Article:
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Summer reading: book picks for kids from Seattle booksellers

Tegan Tigani, the children’s and young adult book buyer at Queen Anne Book Company, is something of a local celebrity in the children’s book world.



We asked local booksellers — those folks who live and breathe children’s literature — about their tip-top picks for keeping kids engaged with reading all summer long. Some books are new, some have been around a while; all are guaranteed to delight. 


Ages 0 to 2


Illustrated by First Nations and Native Artists

This delightful book features bright drawings of Pacific Northwest wildlife by Native American artists. It encourages curiosity about the sleeping habits of local wildlife, and helps ease young children into their own nighttime routine. Bonus: partial proceeds support aboriginal early childhood development.

— Justus Joseph, Elliott Bay Book Company



by Marion Billet 

The reader presses a button on the different instruments and a short tune plays. It's a fun introduction to instruments, and it enforces the idea of engaging with the page. It has an on-and-off switch to boot! 

— Lillian Welch, Island Books


Ages 2 to 4


by Przemyslaw Wechterowicz & Emilia Dziubak 

This is a sweet and simple story about spreading joy that will put a smile on your face. I particularly love that a father bear and his son bring the hugs around a great example of gentle giants! 

— Tegan Tigani, Queen Anne Book Co.



 by Wee Society 

This is a cool board book filled with stylized pictures on each page of awesome things: Pluto, dandelions, fool's gold, and lots more. 

— René Kirkpatrick, University Book Store



by Joyce Sidman & Taeeun Yoo 

I wish every shape in the world could have a book as compelling and lyrical as Round, which manages to be poetic, instructive, joyful and magical. I recommend it most for this age group because there are a few fantastic pages at the back about roundness in nature that could inspire conversations during summer nature walks.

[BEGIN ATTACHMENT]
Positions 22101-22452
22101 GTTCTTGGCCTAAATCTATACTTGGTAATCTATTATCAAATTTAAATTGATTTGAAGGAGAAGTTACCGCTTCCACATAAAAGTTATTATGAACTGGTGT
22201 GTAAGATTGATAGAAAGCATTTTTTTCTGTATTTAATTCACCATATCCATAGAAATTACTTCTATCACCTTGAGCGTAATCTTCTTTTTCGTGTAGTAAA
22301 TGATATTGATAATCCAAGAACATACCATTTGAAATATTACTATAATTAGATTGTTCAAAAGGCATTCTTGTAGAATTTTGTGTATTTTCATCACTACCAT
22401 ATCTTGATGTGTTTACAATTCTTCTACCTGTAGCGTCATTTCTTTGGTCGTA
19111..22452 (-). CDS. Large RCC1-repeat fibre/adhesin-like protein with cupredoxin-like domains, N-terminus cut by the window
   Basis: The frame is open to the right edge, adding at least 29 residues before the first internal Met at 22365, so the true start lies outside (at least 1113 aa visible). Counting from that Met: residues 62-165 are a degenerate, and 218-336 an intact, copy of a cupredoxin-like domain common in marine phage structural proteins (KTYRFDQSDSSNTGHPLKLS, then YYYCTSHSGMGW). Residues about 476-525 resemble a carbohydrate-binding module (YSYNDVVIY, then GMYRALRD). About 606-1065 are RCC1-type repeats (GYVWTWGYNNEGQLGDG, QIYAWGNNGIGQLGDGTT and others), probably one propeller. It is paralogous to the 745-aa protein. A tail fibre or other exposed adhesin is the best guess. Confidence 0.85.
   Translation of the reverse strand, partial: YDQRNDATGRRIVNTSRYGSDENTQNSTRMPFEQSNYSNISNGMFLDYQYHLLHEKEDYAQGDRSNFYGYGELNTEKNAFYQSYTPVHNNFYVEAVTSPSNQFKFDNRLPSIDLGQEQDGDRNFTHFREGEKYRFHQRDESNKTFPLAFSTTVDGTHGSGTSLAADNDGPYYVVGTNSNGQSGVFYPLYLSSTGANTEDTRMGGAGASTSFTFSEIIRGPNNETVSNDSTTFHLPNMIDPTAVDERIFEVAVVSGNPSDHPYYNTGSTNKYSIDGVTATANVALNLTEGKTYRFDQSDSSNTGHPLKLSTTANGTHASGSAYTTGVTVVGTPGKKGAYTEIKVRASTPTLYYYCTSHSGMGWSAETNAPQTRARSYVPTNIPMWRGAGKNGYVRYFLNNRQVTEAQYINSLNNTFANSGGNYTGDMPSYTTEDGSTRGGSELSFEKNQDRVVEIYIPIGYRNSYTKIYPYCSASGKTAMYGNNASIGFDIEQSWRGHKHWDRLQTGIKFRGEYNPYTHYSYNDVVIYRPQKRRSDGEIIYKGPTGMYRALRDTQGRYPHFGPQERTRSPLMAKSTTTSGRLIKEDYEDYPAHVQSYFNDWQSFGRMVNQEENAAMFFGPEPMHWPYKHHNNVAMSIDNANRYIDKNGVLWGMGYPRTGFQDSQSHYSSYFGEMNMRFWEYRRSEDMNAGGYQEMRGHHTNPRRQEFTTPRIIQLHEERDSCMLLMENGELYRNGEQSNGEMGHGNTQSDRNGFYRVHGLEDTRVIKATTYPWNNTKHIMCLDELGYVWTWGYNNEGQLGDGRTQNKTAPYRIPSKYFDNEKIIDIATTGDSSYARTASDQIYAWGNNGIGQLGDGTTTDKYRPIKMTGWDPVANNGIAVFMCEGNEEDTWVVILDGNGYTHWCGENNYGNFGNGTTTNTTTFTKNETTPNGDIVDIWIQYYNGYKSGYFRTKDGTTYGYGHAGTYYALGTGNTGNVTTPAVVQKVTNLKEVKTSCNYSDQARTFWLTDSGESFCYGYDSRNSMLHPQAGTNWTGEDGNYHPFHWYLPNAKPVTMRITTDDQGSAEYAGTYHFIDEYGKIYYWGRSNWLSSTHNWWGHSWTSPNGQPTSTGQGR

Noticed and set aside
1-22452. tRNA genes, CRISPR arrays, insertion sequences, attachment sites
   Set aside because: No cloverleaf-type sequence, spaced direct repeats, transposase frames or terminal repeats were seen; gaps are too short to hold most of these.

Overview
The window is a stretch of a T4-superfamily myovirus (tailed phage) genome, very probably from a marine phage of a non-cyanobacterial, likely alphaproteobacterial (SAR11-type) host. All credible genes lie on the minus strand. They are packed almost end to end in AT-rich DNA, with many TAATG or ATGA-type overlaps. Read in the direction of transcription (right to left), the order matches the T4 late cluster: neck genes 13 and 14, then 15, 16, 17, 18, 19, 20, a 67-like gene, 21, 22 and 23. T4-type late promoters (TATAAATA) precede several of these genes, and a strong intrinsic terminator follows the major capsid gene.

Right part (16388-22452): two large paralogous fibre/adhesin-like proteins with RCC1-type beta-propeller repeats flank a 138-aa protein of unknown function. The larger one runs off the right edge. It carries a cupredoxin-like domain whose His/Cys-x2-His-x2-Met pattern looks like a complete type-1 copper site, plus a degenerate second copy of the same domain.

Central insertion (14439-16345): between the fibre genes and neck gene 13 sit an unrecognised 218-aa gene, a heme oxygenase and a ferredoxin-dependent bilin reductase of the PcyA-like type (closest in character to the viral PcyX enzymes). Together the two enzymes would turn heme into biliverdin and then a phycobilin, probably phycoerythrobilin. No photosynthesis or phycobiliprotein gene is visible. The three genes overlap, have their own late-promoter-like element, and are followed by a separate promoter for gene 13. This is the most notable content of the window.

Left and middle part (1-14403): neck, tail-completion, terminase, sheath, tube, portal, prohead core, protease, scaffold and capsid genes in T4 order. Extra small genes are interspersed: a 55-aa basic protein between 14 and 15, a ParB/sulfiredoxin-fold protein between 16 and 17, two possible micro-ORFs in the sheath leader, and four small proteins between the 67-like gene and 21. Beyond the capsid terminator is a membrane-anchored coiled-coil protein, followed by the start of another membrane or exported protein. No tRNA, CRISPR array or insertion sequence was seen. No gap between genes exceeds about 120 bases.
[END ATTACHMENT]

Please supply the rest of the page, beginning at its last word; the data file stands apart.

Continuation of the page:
— Lillian Welch, Island Books


Ages 4 to 6

Little Fox in the Forest

by Stephanie Graegin

An absolutely wonderful, wordless picture book, in which a young fox makes off with a little girl's stuffed fox. With the help of a friend, the little girl finds her way into the woods populated by all sorts of woodland creatures and tracks down her beloved toy. 
— Georgiana Blomberg, Magnolia's Bookstore


Goldfish Ghost

by Lemony Snicket & Lisa Brown 

This is one of my favorite picture books of the year. Coming from Lemony Snicket (author of the Series of Unfortunate Events series), it’s as strange as you'd imagine. Goldfish Ghost rises out of his bowl and floats around town, looking for someone interesting to talk to. Parents may have to explain what a ghost is, but it’ll be worth it to share this book. 
— Lillian Welch, Island Books


She Persisted: 13 American Women Who Changed the World

by Chelsea Clinton & Alexandra Boiger

This uplifting picture book works well for a variety of situations: as a “grow-into” title for baby showers, an inspiration for the little people in your life, and even as a pick-me-up for adults who might need it.